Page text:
a measuring instrument whose operation is based on the interaction between a magnetic field that is proportional to the quantity to be measured and a core made of a ferromagnetic material. The main elements of a moving-iron instrument are a measuring circuit that converts the quantity to be measured into a DC or AC current and a measuring mechanism consisting of a moving-iron system (Figure 1).
An electric current in a field coil generates an electromagnetic field that pulls the core into the coil, thereby exerting, on a shaft, a torque that is proportional to the square of the current flowing through the coil. As a result of the action of a spring on the shaft, a countertorque is developed that is proportional to the angle of rotation of the shaft. When the torque and the countertorque interact, the shaft and an attached pointer are rotated through an angle that is proportional to the square of the quantity to be measured. When the torque and the countertorque are equal, the pointer comes to rest.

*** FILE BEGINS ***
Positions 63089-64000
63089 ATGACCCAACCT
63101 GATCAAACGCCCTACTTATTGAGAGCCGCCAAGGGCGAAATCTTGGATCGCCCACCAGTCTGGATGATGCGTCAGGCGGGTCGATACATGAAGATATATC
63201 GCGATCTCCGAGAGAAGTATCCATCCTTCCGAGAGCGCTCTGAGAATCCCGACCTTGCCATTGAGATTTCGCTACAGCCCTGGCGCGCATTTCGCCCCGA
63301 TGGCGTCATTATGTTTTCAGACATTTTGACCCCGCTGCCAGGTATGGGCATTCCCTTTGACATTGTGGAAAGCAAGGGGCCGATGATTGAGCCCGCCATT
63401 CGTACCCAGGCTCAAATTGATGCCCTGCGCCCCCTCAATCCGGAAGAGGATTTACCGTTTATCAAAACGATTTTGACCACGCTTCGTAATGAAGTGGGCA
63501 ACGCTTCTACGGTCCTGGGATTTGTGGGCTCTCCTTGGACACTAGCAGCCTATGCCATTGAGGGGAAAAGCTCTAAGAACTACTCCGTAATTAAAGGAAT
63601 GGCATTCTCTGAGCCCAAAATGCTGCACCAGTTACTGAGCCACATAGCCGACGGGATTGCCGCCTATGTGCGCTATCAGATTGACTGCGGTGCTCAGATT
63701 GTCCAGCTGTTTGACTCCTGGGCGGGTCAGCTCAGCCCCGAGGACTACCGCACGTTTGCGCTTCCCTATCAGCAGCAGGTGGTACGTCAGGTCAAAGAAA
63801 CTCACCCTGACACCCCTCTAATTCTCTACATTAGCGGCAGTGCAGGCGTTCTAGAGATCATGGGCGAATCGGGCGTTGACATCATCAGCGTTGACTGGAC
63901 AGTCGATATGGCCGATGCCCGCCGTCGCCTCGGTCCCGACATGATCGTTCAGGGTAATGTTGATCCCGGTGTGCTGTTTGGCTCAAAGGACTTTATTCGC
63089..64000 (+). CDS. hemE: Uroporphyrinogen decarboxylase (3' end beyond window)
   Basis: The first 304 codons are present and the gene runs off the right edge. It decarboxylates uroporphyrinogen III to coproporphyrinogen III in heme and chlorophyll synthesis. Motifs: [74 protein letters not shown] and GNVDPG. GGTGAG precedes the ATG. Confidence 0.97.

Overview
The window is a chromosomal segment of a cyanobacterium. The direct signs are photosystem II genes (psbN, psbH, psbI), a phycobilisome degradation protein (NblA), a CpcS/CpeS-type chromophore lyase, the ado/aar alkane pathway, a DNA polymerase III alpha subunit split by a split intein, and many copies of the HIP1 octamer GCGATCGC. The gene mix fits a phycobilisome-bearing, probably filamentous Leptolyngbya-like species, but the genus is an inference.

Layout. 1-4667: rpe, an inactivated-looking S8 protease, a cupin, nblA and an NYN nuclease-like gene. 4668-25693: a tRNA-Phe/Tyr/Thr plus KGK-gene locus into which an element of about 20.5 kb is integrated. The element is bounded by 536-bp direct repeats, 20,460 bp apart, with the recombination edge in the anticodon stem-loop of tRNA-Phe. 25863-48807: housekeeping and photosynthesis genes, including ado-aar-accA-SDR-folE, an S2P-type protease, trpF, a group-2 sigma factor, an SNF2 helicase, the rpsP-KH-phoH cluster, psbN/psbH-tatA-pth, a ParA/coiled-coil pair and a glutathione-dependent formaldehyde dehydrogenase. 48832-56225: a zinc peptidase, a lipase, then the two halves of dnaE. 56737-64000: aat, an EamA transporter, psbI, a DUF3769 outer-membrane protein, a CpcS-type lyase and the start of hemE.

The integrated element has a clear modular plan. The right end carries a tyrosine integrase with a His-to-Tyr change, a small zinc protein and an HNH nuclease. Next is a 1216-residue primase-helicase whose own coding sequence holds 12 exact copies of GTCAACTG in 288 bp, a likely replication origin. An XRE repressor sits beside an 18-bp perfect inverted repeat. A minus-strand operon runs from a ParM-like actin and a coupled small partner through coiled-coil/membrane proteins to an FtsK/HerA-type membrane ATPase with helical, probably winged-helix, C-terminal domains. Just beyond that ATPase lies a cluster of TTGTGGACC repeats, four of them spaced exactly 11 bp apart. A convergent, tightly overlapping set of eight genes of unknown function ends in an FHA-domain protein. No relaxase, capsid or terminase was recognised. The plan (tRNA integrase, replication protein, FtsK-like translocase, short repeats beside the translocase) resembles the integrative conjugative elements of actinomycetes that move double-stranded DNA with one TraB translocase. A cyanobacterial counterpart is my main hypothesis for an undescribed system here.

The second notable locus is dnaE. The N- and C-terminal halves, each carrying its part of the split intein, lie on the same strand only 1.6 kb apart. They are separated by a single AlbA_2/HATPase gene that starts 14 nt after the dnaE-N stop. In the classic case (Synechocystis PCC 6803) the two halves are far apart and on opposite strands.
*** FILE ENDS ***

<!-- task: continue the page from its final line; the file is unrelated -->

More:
Moving-iron ammeters and voltmeters are manufactured, mainly for measurements in 50-hertz AC circuits. In a moving-iron ammeter, the field coil is connected in series to the circuit containing the current to be measured; in a moving-iron voltmeter, it is connected in parallel. Moving-iron measuring mechanisms are also used in ratio meters. The most widely used moving-iron instruments are switchboard instruments of classes 1.5 and 2.5, although instruments of class 0.5 and even of class 0.1 are manufactured. The latter instruments may be used for frequencies of up to 800 hertz.
REFERENCESElektricheskie izmereniia. Edited by E. G. Shramkov. Moscow, 1972.
Elektricheskie izmereniia, 14th ed. Edited by A. V. Fremke. Leningrad, 1973.
N. N. VOSTROKNUTOV